🎶It’s the most wonderful time of the year🎶
Andy Williams says, and I agree!
However, this season can bring about stress, disappointment, and anxiety. While stress seems counterintuitive to such a joyous season of giving and receiving, we all agree that keeping it to a minimum is paramount. Hopefully, with a little coaching and education, you can avoid these negatives and focus on the joy of the season.
First, we should assess how and why stress and anxiety show up this time of year. I think the root of the problem is a mistaken belief that objects will bring you (or others) happiness or contentment. Americans have become too materialistic, and happiness has been pegged on collecting more material items. We constantly want more and assume that we will be happy when we get it.
A great example of this mistaken belief plays out in the actions of children. Children often express a desire for a toy, and then quickly lose interest once they receive it, or end up enjoying the box it came in more than the gift itself! Adults frequently act the same with faddish, popular clothing or gadgets that eventually work their way out of our fondness.
Why do things never sustain us or satisfy us? Because true happiness and joy in life doesn’t come from things. You can’t buy love or someone’s true affection with money or an object, and all too often we convince ourselves that we should buy a gift in order to maintain a status or keep up appearances. The truth is everything is subject to decay and you shouldn’t spend your hard-earned money for the wrong reasons.
The National Retail Federation estimates that the average American will spend $700 on holiday gifts and goodies this year, totaling more than $465 billion in spending. Wow! That’s a big celebration! This is great for the American economy, but can place a heavy burden on American consumers if not done properly.
So should you buy gifts for loved ones? Of course! There is a correct way to buy gifts that will spread joy, and a wrong way that can create a lot of grief. Here are a few guidelines to follow:
You need to budget for Christmas gifts. Sometimes we forget that Christmas arrives every December 25th, and we panic around December 15th. To avoid this anxiety-inducing habit, develop a plan in a timely manner and follow it. Decide whom you want to buy gifts for, how much you will spend, and then stick to it. If you’re married, do this with your spouse! You may not necessarily both be fully involved in the shopping or wrapping, but you need to be in agreement on spending. Also, don’t forget to budget for holiday travel, family dinners, or unplanned gifts.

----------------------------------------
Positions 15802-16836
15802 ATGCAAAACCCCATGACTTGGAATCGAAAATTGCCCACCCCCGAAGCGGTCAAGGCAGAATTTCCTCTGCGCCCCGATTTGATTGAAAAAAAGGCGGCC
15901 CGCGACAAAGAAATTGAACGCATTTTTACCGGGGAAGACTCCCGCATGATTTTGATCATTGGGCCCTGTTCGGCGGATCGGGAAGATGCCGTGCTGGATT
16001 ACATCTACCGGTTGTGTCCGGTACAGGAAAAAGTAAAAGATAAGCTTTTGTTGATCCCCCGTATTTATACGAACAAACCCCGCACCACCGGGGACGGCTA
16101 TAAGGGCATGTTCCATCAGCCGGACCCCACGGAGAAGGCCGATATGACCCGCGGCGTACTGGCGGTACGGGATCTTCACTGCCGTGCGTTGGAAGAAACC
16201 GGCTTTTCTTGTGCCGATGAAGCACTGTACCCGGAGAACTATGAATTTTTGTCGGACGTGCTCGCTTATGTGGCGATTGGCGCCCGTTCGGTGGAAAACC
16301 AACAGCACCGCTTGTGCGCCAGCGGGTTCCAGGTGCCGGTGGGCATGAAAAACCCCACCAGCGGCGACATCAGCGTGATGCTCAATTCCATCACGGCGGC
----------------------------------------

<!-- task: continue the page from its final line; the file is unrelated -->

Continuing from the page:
2. Don’t borrow money to buy gifts!
According to MagnifyMoney’s annual post-holiday debt survey, the average American will rack up more than $1,000 in credit card debt during the Christmas season on top of what they would normally spend in an average month. What’s worse is that only 42% of the holiday shoppers said they would pay off the Christmas debt within three months. And possibly the worst statistic is that 28% of people who borrowed money to pay for Christmas said they’re still paying for the debt from the last Christmas by the time the next Christmas comes around. This leads to extraordinary stress and anxiety, along with damaged credit scores, and is not the way to build wealth or secure a future for your family. Save up money every month to buy Christmas gifts, and by the time December arrives, you’ll have what you need.
3. Find true happiness and meaning.
We won’t find our hope or joy in the things we buy. If you’re a religious or spiritual person, focus on why you are really celebrating during this time—and then actually celebrate and make lasting memories! If you’re not particularly religious, take time to think about what this time of year means to you and how you will celebrate. Maybe you will focus on helping those in need in your community or perhaps you just want to spend quality time with family. Have fun and enjoy giving gifts to those you love. Whatever this season means to you, don’t get distracted by the presents but instead concentrate on that which will bring you true and lasting joy.